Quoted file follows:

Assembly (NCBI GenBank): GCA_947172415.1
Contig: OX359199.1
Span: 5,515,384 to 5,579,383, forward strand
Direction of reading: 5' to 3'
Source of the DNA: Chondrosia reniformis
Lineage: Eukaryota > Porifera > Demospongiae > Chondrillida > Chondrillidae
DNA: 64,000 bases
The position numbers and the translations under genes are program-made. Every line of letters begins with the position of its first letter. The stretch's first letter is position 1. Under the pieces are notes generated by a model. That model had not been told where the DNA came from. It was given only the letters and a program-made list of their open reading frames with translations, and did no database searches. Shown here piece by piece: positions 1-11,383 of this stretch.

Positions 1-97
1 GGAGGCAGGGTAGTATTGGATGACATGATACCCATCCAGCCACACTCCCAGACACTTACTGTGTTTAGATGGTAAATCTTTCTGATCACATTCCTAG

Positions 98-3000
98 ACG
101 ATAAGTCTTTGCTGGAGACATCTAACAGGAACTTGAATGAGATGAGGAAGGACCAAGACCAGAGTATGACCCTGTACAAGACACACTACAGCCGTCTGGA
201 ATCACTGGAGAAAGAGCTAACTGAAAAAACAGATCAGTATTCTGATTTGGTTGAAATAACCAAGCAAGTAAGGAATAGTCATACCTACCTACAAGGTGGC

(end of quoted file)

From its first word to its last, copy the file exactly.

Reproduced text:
Assembly (NCBI GenBank): GCA_947172415.1
Contig: OX359199.1
Span: 5,515,384 to 5,579,383, forward strand
Direction of reading: 5' to 3'
Source of the DNA: Chondrosia reniformis
Lineage: Eukaryota > Porifera > Demospongiae > Chondrillida > Chondrillidae
DNA: 64,000 bases
The position numbers and the translations under genes are program-made. Every line of letters begins with the position of its first letter. The stretch's first letter is position 1. Under the pieces are notes generated by a model. That model had not been told where the DNA came from. It was given only the letters and a program-made list of their open reading frames with translations, and did no database searches. Shown here piece by piece: positions 1-11,383 of this stretch.

Positions 1-97
1 GGAGGCAGGGTAGTATTGGATGACATGATACCCATCCAGCCACACTCCCAGACACTTACTGTGTTTAGATGGTAAATCTTTCTGATCACATTCCTAG

Positions 98-3000
98 ACG
101 ATAAGTCTTTGCTGGAGACATCTAACAGGAACTTGAATGAGATGAGGAAGGACCAAGACCAGAGTATGACCCTGTACAAGACACACTACAGCCGTCTGGA
201 ATCACTGGAGAAAGAGCTAACTGAAAAAACAGATCAGTATTCTGATTTGGTTGAAATAACCAAGCAAGTAAGGAATAGTCATACCTACCTACAAGGTGGC